While the latter two have been proven to have direct connections to significant life-threatening health issues, mold has not. As the website Medical News Today puts it, “Despite the commonly held belief that black mold exposure is a serious health concern, no convincing research suggests that exposure to this type of mold causes conditions such as cancer or lung disease.”
At Navy Region Mid-Atlantic, we oversee three different partners in the management of 8,761 housing units and are well aware of the challenges in maintenance and upkeep—and of systemic problems such as mold and mildew. But numerous studies have concluded that the only disease with potential linkage to mold infestation is chronic asthma, which can be improved by removing the affected individual—or the mold—from the environment. I routinely tour family housing occupied by sailors and their families with leaders ranging from the Secretary of the Navy to the Chief of Naval Operations to installation commanding officers and CMCs. Concerns are taken seriously and dealt with in an aggressive manner.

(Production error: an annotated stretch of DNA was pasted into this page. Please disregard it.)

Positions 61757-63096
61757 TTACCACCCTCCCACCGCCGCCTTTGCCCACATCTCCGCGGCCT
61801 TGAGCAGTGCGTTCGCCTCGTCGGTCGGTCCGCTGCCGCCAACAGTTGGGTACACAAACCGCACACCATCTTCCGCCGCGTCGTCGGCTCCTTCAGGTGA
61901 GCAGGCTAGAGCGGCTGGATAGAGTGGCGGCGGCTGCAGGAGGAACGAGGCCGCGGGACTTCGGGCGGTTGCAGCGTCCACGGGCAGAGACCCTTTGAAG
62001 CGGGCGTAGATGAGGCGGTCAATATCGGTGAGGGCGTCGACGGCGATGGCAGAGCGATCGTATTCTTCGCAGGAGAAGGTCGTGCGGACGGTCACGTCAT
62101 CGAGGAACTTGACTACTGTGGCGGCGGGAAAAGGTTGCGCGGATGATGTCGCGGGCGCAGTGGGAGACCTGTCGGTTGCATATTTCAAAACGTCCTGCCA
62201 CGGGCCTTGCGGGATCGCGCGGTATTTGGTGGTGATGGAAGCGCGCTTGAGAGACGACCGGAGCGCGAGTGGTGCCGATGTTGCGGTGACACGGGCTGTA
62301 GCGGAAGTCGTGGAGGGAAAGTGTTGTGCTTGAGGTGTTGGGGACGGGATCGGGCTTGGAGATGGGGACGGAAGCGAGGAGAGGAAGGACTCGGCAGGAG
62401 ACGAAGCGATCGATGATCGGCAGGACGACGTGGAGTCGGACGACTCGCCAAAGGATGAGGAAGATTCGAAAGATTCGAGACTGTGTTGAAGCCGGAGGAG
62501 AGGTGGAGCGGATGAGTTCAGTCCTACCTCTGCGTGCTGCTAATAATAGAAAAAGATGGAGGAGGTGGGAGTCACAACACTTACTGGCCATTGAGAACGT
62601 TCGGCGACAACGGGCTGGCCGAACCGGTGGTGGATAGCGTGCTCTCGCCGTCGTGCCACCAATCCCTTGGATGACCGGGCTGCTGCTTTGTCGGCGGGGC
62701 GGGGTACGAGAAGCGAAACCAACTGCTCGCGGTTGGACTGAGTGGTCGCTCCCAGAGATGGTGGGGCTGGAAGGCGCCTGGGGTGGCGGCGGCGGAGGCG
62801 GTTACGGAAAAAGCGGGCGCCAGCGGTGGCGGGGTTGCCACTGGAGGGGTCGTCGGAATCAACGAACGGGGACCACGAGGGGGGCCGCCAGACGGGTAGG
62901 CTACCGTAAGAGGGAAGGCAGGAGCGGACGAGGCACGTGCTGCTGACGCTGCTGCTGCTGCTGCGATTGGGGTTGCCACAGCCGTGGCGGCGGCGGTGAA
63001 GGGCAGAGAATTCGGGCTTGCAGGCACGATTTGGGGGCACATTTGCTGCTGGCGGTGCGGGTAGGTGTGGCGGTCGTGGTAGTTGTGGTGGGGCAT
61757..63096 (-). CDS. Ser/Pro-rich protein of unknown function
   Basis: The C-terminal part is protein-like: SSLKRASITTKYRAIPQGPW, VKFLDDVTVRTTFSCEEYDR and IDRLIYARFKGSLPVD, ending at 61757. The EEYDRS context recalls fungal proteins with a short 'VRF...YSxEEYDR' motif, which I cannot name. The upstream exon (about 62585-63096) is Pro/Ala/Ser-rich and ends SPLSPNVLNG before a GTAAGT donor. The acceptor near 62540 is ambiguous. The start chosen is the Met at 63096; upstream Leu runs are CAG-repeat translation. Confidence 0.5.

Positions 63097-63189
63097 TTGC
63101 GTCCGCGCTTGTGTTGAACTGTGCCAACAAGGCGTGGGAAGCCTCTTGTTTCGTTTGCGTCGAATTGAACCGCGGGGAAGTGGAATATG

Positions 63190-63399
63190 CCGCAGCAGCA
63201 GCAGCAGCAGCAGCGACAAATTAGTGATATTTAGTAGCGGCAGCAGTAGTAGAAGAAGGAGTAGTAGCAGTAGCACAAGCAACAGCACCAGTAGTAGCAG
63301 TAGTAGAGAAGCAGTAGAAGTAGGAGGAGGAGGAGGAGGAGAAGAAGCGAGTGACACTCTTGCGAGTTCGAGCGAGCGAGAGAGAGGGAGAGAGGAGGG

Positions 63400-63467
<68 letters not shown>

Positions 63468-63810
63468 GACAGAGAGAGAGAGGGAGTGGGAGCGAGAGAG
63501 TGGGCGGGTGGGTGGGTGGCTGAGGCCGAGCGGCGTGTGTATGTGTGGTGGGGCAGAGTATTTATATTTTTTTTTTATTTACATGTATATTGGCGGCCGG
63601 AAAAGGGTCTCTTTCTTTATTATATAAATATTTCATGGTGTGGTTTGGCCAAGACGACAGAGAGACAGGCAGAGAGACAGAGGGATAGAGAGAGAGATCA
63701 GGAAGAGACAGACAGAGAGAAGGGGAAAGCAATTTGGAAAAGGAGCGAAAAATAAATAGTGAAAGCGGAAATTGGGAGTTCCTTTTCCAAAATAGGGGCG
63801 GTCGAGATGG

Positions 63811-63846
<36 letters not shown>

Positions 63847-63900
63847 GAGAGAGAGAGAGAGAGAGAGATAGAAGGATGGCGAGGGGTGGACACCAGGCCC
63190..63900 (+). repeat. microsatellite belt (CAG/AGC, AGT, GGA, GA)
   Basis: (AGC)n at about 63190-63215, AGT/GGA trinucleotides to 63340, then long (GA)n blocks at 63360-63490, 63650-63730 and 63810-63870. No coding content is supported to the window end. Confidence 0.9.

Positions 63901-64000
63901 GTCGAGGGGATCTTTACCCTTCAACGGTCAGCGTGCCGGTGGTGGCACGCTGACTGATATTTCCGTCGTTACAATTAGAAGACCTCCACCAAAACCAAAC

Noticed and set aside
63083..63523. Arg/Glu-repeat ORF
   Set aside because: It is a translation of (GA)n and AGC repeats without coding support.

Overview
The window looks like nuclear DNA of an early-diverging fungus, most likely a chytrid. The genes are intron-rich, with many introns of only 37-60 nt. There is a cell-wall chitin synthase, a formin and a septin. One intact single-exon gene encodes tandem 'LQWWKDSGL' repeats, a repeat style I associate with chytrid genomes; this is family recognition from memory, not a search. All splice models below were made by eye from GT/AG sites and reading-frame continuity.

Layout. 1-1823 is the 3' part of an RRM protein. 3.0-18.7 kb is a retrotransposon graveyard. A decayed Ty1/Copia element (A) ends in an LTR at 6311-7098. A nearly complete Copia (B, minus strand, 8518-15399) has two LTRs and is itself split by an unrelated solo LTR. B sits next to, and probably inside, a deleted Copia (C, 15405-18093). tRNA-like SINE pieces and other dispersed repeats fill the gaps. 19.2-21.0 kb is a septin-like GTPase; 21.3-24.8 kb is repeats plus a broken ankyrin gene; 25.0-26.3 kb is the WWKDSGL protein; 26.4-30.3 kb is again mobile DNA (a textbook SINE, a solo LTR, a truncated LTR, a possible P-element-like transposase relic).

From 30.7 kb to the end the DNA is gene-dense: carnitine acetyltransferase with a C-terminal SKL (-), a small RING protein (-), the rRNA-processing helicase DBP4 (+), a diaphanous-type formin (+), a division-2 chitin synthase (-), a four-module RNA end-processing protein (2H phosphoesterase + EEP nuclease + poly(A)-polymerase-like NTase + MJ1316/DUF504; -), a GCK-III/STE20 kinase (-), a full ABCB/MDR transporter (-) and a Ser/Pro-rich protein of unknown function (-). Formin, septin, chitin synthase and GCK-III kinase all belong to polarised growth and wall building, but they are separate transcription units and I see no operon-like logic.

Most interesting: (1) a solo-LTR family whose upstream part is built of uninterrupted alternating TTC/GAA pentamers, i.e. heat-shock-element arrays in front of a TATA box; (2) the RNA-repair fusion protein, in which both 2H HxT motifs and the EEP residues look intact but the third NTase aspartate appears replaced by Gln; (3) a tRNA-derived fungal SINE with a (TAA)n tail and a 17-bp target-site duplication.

Listing issues with family housing alongside Agent Orange and mesothelioma implies that there are health effects that are known and actively covered up to avoid accountability.
Nothing could be further from the truth. First, there is no government regulatory specification for mold. It is present in nearly every structure and the environment at large. Second, if a family expresses health-related concerns they believe stem from their residence, my office will place them in contact with the Navy and Marine Corps Public Health office and assist them with education and—if necessary—identifying the correct providers to assess their medical issues.
The health of our sailors and their families is pivotal to our military readiness. I sincerely hope that this letter clarifies the medical facts about mold while not distracting from the important larger message in Captain Cordle’s article.
—CMDCM(SW/AW) Justin Gray, Navy Region Mid-Atlantic
I wish to commend Captain Cordle for his article, and I would like to point out a couple of things. First, data on the risks and problems associated with fatigue date to the 1930s. We know, for example, any shift that exceeds eight hours increases error rates, and after nine hours, industrial accident and death rates dramatically increase. These data have been replicated and confirmed many times.